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Beyond Scrum: Lean and Kanban for Game Developers
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Beyond Scrum: Lean and Kanban for Game Developers

November 11, 2008 Article Start Page 1 of 6 Next
 

[If you've discovered the value of Scrum agile development while making your game, expert Clinton Keith outlines Lean and Kanban, two ways you can be agile during all phases of the game development process.]

Many games teams that adopt Scrum quickly discover its value. The improved velocity of introducing value, or fun, to the game at a regular iterative pace shows where the project is heading and allows the team and customers to react by improving the game frequently. However teams find that when they enter production, the value of Scrum diminishes.

Many teams abandon some Scrum practices late in a project's life cycle and return to more traditional waterfall practices. They call this approach "a blend of Scrum and Waterfall". This article explains the reasoning behind this and introduces the concepts of Lean Production and Kanban as an alternative to adopting waterfall practices.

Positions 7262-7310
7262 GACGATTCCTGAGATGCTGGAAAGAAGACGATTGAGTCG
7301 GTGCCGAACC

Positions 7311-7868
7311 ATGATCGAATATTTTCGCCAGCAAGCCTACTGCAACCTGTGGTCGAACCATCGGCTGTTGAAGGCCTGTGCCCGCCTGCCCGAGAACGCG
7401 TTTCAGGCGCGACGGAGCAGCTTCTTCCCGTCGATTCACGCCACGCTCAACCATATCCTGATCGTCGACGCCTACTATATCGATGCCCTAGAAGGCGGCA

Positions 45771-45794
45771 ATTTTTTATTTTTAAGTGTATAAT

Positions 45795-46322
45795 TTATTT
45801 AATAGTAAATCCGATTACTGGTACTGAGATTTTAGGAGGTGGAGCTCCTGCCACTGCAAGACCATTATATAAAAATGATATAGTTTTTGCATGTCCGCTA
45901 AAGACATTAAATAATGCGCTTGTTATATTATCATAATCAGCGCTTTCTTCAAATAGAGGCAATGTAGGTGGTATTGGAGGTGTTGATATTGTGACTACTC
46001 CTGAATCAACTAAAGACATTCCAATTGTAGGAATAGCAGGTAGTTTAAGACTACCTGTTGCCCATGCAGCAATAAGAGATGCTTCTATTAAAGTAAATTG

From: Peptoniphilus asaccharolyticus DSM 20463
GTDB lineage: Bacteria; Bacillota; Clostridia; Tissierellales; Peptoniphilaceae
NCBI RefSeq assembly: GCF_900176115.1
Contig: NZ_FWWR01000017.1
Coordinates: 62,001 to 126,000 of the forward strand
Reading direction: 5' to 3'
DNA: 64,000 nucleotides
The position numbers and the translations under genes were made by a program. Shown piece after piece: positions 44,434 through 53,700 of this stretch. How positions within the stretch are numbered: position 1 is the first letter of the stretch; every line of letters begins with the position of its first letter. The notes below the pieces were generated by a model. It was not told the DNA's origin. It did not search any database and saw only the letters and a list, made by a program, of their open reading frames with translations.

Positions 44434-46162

Lean and Kanban can answer the issues with Scrum that many teams face, but they don't require the team to abandon agile methods. These practices are based on real world production experiences which showed a 56% improvement in the cost of level production.

In most agile projects outside the game industry, there are no phases of development. There are no concept phases, pre-production phases or production phases. These projects start with releases, and every release delivers a version of the product to customers. Think of applications like Firefox that release a new version every month or so. Most games have a single release that requires years to achieve.

Eliminating phases is a big benefit of agile; waterfall phases such as the testing phase force the critical activity of testing to be postponed to the end of the project, where fixing bugs is the most costly. Planning phases at the start of projects attempt to create detailed knowledge about what features will be fun and the work associated in creating them. Unfortunately the best knowledge comes from execution, which is why highly detailed pre-planning fails.

For many games however, there is still a need to have phases within the game. There are two major reasons for this:

There is a minimum bar to the content being delivered regardless of the quality. Sixty-dollar games must deliver eight to 12 hours of gameplay. This represents the major portion of the cost of development and occurs after the gameplay mechanic is discovered. This requires a pre-production phase to discover fun and a production phase to mass-produce the assets for the eight to 12 hour experience.